En EspaŅol

Q. Who is Mr. Smarty Plants?

A: There are those who suspect Wildflower Center volunteers are the culpable and capable culprits. Yet, others think staff members play some, albeit small, role. You can torture us with your plant questions, but we will never reveal the Green Guru's secret identity.

Help us grow by giving to the Plant Database Fund or by becoming a member

Did you know you can access the Native Plant Information Network with your web-enabled smartphone?

Share

Ask Mr. Smarty Plants

Ask Mr. Smarty Plants is a free service provided by the staff and volunteers at the Lady Bird Johnson Wildflower Center.

Search Smarty Plants
    
 
See a list of all Smarty Plants questions
Can't find the answer in our existing FAQs, submit a question to Mr. Smarty Plants.
Need help with plant identification, visit the plant identification page.
 
rate this answer
Not Yet Rated

Monday - August 10, 2009

From: Mansfield, TX
Region: Southwest
Topic: Non-Natives
Title: Moving non-native globe willow in Mansfield TX
Answered by: Barbara Medford

QUESTION:

I have a globe willow that we planted in a little landscaped area out front of house not realizing how large top would get. Can I move the tree without damaging it? It is about 9 ft tall, 5-6 ft wide at top. Branches could be pruned up a little but it wouldn't look as symmetrical.

ANSWER:

Thank you for your question. While we would like to answer all questions we receive, Mr. Smarty Plants' expertise is limited to plant species native to North America, their habitats and cultivation. Limited resources require us to decline answering questions that delve into other areas. We hope you understand.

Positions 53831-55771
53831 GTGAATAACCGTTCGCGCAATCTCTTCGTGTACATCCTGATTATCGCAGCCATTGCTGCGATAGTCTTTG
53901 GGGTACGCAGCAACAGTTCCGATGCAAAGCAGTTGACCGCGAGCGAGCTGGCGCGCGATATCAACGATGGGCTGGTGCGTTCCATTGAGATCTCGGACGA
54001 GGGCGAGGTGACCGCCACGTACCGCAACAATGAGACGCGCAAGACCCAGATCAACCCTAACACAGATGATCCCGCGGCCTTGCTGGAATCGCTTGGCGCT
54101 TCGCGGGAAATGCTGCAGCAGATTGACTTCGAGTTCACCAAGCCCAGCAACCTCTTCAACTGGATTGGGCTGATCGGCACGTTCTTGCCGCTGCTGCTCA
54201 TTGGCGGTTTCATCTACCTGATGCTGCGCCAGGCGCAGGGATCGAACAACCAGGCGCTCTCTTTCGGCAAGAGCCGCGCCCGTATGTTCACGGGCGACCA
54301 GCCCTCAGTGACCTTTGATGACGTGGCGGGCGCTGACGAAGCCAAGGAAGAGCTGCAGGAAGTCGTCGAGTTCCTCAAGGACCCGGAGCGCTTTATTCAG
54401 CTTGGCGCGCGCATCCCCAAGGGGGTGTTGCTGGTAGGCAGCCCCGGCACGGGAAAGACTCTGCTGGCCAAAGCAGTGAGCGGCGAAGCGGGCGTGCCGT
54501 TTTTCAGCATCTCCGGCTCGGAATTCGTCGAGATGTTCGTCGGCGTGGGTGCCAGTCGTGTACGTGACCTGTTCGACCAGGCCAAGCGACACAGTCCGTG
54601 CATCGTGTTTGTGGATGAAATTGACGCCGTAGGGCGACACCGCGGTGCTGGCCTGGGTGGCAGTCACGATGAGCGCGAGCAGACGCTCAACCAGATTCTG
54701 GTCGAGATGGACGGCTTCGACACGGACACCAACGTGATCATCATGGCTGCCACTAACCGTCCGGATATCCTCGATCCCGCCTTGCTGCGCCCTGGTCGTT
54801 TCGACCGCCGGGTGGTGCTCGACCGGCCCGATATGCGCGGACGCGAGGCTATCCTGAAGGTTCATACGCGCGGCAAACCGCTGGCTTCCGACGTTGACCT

Non-native to the United States, Salix matsudana originated in Southeast China. Willows are weak-wooded, fast-growing and, therefore, short-lived. They have aggressive roots, can lift sidewalks and interfere with sewer lines, often growing on soil surface, making a problem with mowing. Willows are susceptible to a number of pests and diseases, and notorious for littering the ground below. 

 

More Non-Natives Questions

Landscaping for property in Oaxaca Mexico
January 17, 2011 - I don't know if you can help me with this. I am building a house in Oaxaca Mexico, and I want to use native plants in the landscape. We are on the coast where it stays warm all the time. Do you kn...
view the full question and answer

Problems with non-native althea in Georgetown, TX
June 20, 2009 - My white althea's leaves have a white edge, last year the bloom did not open. Is it sick?
view the full question and answer

Yellowing leaves on non-native globe willow in Las Cruces, NM
June 26, 2010 - I live in Las Cruces, NM. I have a good size globe willow tree. The leaves are turning yellow and brown dryness at tips and leaves are falling off. Does it just need water?
view the full question and answer

Identification of Sphaegneticola trilobata as non-native invasive plant
January 24, 2007 - Hello Mr. Smarty Plants, I have some wedelia growing but would like clarification on the type whether it is the texana or trilobata. Is the texana a bushy plant? Mine is more of the sprawling/tra...
view the full question and answer

Clover Among the Bluebonnets in Round Mountain, Texas
April 13, 2012 - I have a beautiful yard of bluebonnets, but mixed in with them are a tall clover that is hiding the flower's beauty and a shorter plant with clover-like leaves that produces burrs. Pulling is not an...
view the full question and answer

Smarty Plants's Facebook profile Support the Wildflower Center by Donating Online or Becoming a Member today.

Mr. Smarty Plants wants you to be his Facebook friend. Click the Facebook icon to add yourself to Mr. Smarty Plants list of friends.
E-NEWSLETTER | BECOME A MEMBER | DONATE NOW | MEDIA | SITEMAP | STAFF
© 2015 Lady Bird Johnson Wildflower Center